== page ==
By Date


  • 5-November-2018

    English

    OECD Skills Strategy Diagnostic Report: Korea 2015

    Skills are central to Korea’s future prosperity and the well-being of its people. The OECD Skills Strategy Diagnostic Report: Korea identifies 12 skills challenges that need to be addressed to build a more effective skills system in Korea. These challenges were identified through: 1) the OECD’s recent data and research; 2) the national data and research; 3) a diagnostic workshop 4) fact-finding interviews with key stakeholders in Korea. The report has also benefited from ongoing dialogue and consultation with a wide range of Korean stakeholders. The first nine challenges refer to specific outcomes across the three pillars of developing, activating and using skills. The next three challenges refer to the 'enabling' conditions that strengthen the overall skills system. Success in tackling these skills challenges will boost performance across the whole skills system. All of the challenges identified are strongly interlinked, and their connections with each other are identified throughout the report. Failure to look beyond policy silos will have implications for specific groups in Korea, such as youth, as well as for the economy and society’s ability to recover following the economic crisis and build a solid foundation for future prosperity.
  • 4-July-2018

    English

    Supporting Entrepreneurship and Innovation in Higher Education in The Netherlands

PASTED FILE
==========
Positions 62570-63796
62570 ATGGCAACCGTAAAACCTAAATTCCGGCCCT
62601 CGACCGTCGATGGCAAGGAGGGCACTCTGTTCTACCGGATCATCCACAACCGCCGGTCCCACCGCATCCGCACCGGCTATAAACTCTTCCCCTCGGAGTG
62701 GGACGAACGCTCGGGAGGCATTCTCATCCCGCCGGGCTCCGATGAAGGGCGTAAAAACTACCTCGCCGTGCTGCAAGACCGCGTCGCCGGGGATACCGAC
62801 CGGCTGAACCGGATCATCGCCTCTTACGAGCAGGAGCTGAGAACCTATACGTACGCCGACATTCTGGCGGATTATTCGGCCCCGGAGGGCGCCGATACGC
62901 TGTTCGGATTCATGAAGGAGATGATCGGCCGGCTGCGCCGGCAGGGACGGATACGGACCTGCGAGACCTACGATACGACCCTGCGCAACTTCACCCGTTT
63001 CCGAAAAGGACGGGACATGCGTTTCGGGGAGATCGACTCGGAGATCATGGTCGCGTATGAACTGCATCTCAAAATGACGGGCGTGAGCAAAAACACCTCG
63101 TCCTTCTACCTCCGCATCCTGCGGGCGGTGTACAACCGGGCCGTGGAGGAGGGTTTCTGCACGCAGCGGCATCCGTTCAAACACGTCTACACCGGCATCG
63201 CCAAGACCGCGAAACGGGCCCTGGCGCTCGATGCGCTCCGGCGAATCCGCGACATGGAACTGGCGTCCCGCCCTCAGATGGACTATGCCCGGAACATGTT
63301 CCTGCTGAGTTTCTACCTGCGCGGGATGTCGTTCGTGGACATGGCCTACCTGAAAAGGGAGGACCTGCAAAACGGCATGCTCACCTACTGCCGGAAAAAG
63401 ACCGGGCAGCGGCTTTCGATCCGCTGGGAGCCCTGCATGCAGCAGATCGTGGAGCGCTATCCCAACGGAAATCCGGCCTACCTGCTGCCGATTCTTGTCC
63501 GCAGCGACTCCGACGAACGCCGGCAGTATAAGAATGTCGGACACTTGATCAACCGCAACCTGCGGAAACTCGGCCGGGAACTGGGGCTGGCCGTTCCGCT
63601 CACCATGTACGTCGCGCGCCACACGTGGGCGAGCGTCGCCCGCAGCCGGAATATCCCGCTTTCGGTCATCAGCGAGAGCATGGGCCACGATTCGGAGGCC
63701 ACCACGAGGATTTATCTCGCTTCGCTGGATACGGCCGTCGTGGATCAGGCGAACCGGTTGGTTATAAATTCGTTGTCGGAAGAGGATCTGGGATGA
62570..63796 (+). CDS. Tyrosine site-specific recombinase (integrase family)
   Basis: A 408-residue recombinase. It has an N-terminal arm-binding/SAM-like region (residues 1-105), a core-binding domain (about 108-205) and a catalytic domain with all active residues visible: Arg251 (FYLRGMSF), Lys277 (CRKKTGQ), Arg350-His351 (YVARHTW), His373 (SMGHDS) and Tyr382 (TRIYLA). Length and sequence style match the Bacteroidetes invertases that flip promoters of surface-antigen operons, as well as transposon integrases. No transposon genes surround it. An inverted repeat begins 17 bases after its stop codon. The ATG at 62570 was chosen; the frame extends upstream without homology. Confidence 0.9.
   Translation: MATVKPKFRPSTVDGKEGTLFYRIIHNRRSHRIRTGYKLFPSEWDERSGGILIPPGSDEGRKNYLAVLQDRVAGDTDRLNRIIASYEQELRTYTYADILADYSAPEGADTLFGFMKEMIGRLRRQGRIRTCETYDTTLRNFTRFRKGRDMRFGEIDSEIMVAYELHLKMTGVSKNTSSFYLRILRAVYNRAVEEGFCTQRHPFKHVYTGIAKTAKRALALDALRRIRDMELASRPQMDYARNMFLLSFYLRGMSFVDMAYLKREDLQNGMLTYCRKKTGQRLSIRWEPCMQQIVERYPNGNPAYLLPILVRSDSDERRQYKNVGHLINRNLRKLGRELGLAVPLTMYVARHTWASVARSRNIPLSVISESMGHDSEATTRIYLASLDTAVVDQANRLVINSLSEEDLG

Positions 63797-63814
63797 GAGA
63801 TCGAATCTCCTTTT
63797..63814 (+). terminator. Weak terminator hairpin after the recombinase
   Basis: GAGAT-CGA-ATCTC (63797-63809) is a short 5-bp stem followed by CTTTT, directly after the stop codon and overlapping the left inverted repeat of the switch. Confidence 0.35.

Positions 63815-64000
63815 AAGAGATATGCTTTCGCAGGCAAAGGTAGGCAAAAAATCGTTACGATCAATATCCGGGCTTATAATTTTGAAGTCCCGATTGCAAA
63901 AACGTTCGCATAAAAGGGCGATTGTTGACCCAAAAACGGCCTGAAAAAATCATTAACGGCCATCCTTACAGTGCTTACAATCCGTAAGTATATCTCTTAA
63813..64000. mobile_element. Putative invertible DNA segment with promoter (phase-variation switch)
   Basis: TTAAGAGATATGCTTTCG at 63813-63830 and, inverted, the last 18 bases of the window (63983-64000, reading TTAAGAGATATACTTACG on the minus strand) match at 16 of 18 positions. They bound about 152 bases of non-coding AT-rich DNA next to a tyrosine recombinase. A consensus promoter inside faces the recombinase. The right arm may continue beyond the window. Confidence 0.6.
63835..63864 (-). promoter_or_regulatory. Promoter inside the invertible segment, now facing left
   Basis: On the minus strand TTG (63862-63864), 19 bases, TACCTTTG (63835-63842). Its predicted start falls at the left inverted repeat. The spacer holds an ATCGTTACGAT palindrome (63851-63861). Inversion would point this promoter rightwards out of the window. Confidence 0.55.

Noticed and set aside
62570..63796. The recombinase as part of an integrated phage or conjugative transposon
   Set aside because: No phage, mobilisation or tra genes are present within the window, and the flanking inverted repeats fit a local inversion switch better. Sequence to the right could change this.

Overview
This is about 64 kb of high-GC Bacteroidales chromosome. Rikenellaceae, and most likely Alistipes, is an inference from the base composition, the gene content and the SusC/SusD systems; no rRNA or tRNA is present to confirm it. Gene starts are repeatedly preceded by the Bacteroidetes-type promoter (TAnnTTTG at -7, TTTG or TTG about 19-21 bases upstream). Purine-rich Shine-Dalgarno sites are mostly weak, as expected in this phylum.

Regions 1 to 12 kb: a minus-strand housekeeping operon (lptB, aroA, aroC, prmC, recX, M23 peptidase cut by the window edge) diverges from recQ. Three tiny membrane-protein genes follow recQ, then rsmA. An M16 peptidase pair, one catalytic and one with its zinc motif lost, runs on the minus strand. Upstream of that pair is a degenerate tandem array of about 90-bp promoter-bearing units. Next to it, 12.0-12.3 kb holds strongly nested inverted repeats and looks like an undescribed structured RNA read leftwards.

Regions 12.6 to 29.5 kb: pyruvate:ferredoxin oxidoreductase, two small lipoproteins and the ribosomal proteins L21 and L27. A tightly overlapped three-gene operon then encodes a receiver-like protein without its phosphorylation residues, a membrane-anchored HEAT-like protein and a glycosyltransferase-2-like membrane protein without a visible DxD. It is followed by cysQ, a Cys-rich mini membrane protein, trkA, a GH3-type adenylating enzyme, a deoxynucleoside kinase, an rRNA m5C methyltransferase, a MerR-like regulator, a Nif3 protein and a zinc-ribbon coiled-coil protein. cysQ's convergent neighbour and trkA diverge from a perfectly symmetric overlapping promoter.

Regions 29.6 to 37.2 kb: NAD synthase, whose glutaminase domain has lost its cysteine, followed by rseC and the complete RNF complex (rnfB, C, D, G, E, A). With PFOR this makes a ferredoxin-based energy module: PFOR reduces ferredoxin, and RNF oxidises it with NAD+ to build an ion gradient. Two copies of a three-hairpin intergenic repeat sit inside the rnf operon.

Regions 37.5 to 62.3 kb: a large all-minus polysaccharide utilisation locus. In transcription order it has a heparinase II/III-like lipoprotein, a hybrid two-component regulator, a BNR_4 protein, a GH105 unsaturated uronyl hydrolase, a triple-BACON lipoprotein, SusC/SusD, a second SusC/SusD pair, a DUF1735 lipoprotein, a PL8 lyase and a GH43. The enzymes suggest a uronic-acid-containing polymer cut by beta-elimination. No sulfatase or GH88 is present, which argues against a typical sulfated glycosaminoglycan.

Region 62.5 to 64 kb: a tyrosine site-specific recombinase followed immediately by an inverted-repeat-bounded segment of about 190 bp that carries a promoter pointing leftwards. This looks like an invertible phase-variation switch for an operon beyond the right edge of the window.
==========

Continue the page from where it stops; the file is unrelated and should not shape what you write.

The higher education sector in The Netherlands offers excellent examples of what it means to be innovative and entrepreneurial, and promote entrepreneurial mind sets, entrepreneurship and knowledge exchange. Creating value from academic knowledge through innovative services, products, processes and business models that meet economic, social and environmental needs lies at the core of this strategy. The current challenge is to strenghten the anchoring of value-creation processes in education and research. This can be achieved through increased interdisciplinarity, entrepreneurial mindset development across all subject areas, incentives for effective wider world engagement of researchers and students, and growth-oriented support for startups. This report presents an in-depth analysis of the policy framework and institutional practices and provides useful guidance for policy makers and university leaders across the world. HEInnovate is a joint initiative of the European Commission and the OECD to promote the innovative and entrepreneurial higher education institution.